Risk bulls have always talked about the lack of leverage in the system. They failed to understand that the size of positions on client balance sheets vs the levels of real liquidity on offer from the sell-side which can facilitate risk transformation or portfolio rebalancing represents the new “leverage” in the system. This mismatch – in market panics – runs probably into double-digit multiples. And I don’t see it getting any easier/better.

2 – This week feels like INTERIM capitulation. So I feel that the probability distribution now favours a short-term three- to seven-day period of RELATIVE calm/counter-trend bounce/easing-off of VOL spikes, over next week/the early part of the week of 27 October. I fully expect the market to convince itself that in two weeks’ time the FOMC will deliver us all some relief. 

I say interim capitulation because I think the Fed will likely disappoint at the FOMC meeting at month-end: it may leave the stub of QE open, it may talk about data-dependency and options, it may even highlight (global!) growth and deflation risk. But I firmly believe that for the sake of its own credibility the Fed will not say or do enough to satisfy the market’s plea for more help.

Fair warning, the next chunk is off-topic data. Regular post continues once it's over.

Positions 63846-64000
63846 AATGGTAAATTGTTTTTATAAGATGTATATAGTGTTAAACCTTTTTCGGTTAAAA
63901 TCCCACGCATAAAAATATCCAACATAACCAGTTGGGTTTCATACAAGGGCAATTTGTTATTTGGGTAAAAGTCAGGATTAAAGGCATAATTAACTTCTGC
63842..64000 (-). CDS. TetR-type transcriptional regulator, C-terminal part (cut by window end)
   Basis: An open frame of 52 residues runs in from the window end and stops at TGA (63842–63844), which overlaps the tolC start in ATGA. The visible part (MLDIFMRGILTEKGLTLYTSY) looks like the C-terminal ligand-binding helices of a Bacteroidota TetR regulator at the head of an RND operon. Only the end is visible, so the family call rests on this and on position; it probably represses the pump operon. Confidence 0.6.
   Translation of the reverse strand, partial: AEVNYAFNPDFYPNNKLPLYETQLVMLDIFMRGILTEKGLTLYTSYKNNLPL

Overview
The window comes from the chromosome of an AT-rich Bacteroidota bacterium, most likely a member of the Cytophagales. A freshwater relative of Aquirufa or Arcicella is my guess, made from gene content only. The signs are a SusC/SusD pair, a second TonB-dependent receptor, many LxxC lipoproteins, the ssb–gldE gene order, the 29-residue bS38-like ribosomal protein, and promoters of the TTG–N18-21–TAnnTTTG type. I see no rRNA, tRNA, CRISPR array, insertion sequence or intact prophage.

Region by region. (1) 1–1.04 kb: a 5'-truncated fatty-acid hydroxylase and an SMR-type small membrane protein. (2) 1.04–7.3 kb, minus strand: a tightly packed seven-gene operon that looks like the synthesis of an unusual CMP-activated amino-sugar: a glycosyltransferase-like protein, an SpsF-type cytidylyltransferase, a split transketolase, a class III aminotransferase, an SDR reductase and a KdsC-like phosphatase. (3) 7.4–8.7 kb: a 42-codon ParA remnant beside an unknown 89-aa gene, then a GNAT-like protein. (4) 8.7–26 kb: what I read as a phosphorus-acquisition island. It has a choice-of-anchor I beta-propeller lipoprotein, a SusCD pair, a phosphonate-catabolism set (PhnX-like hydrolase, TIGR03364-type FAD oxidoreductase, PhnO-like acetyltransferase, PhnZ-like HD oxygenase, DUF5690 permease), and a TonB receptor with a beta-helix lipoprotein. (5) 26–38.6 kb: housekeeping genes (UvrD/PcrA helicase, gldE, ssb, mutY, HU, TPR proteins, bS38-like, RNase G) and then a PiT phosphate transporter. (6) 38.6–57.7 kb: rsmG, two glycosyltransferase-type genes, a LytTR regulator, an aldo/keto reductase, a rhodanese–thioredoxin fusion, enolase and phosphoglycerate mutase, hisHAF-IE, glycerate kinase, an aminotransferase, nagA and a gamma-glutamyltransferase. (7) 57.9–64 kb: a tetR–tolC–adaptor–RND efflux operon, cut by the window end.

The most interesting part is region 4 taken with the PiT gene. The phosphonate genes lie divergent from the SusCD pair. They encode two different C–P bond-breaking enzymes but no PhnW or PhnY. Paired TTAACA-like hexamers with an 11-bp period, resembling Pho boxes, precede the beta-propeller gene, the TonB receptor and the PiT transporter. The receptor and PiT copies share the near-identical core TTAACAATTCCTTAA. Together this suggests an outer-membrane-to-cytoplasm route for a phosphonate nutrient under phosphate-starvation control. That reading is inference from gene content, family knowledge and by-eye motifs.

As the market is pleading for help which I doubt the Fed will give (yet), I would focus on the ECB and the BOJ. I think the Italy/Bund 10yr spread needs to get to 250bp or so before the ECB can “act decisively” (i.e. outright QE). In other words President Draghi will need to convince Chancellor Merkel that break-up risk is back on the table before she gives him the go-ahead for outright QE. And USDJPY needs to be a lot closer to 100 before the BOJ can act earlier than expected.